MADISON, Wis. (WMTV) Take a look at this photo of a roll cloud sent into us by a viewer in Green County!
This might feel like déjà vu after Thursday's storms rolled through. Many of you sent in photos of a weird wedge like cloud. This was a shelf cloud (below). Today's roll cloud may look similar to the shelf cloud but there's a small difference.
Both of them are formed along the leading edge of a line of showers/storms. Both of them accompany strong gusty winds and heavy downpours. The difference is that a shelf cloud is attached to the base of the storms cumulonimbus cloud, whereas a roll cloud isn't.
The roll cloud is formed by warm air rising ahead of the storms outflow. The warm air then cools, condenses forming a cloud. As it rises, it meets up with strong winds that come from the opposite direction. This is what we call wind shear. This creates a spinning motion in the cloud, thus why its called a roll cloud.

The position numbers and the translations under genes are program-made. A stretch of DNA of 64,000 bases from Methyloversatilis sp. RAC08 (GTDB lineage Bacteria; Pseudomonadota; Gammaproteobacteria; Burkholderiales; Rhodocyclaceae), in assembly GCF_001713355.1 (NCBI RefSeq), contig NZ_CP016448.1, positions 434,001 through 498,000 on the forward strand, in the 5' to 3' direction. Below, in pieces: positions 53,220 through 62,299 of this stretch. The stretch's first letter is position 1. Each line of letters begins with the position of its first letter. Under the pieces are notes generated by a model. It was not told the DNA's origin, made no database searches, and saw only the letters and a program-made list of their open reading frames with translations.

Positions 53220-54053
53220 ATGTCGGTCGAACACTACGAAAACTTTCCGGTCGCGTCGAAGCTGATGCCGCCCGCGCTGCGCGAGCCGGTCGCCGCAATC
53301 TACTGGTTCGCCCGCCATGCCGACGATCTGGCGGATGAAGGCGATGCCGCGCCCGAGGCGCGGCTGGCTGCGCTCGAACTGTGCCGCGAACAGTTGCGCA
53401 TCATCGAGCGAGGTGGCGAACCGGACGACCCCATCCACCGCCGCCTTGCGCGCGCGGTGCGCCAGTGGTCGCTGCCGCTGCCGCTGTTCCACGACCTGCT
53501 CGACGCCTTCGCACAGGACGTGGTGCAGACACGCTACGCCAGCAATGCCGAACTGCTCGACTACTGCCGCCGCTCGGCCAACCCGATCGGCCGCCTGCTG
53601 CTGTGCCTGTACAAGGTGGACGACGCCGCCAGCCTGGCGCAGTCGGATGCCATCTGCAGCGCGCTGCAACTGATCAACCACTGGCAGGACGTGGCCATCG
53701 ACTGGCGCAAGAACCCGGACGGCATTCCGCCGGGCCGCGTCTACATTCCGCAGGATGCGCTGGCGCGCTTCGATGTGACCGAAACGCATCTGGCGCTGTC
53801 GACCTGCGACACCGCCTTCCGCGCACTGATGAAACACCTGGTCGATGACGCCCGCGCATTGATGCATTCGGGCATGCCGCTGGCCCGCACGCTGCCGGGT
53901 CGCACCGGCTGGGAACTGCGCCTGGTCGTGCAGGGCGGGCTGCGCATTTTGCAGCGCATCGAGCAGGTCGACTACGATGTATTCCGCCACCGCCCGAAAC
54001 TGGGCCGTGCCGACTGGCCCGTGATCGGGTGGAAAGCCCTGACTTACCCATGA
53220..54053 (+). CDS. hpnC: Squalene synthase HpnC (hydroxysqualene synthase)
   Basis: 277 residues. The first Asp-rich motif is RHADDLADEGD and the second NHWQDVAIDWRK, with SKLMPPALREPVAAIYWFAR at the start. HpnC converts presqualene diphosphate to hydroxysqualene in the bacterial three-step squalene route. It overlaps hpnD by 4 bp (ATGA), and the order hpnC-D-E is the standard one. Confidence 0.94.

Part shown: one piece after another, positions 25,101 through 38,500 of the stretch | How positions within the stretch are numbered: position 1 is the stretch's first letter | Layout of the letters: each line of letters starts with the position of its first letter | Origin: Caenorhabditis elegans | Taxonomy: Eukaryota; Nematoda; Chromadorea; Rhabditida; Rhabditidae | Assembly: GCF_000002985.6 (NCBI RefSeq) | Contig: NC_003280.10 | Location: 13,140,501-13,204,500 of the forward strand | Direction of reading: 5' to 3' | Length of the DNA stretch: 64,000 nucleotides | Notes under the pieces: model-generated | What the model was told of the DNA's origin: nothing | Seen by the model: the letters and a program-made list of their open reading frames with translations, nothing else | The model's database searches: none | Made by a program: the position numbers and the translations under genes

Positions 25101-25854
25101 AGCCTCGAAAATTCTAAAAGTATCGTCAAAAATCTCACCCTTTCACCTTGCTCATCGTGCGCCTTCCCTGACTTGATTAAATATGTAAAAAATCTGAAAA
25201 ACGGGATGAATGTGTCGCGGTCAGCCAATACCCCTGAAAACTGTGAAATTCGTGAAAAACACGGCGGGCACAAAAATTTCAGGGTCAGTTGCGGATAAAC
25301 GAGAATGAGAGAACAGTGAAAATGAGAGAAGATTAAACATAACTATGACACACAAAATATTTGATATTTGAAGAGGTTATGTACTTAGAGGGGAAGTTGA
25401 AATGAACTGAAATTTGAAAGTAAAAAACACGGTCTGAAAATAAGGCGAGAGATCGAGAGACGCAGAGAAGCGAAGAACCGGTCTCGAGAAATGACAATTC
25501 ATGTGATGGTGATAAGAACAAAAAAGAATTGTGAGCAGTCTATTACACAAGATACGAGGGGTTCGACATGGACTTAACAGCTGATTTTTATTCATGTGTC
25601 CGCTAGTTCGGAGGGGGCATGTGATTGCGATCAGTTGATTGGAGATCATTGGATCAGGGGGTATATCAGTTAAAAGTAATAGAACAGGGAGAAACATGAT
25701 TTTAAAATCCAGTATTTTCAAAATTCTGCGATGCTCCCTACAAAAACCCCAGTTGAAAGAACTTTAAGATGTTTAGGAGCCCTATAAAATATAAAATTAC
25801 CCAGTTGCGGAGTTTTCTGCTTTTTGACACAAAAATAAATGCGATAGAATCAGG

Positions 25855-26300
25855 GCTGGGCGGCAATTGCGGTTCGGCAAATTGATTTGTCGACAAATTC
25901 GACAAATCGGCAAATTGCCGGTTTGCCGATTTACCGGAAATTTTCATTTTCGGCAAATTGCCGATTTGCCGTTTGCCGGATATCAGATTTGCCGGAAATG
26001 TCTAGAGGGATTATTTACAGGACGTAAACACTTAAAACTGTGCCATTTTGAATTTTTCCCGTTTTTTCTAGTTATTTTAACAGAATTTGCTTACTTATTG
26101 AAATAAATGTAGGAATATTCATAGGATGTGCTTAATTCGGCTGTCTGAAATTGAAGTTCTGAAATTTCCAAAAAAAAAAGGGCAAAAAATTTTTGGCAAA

Both a shelf cloud and roll cloud share similarities, and they both means strong storms are heading in your direction. If you see any clouds that look like these you need to head indoors.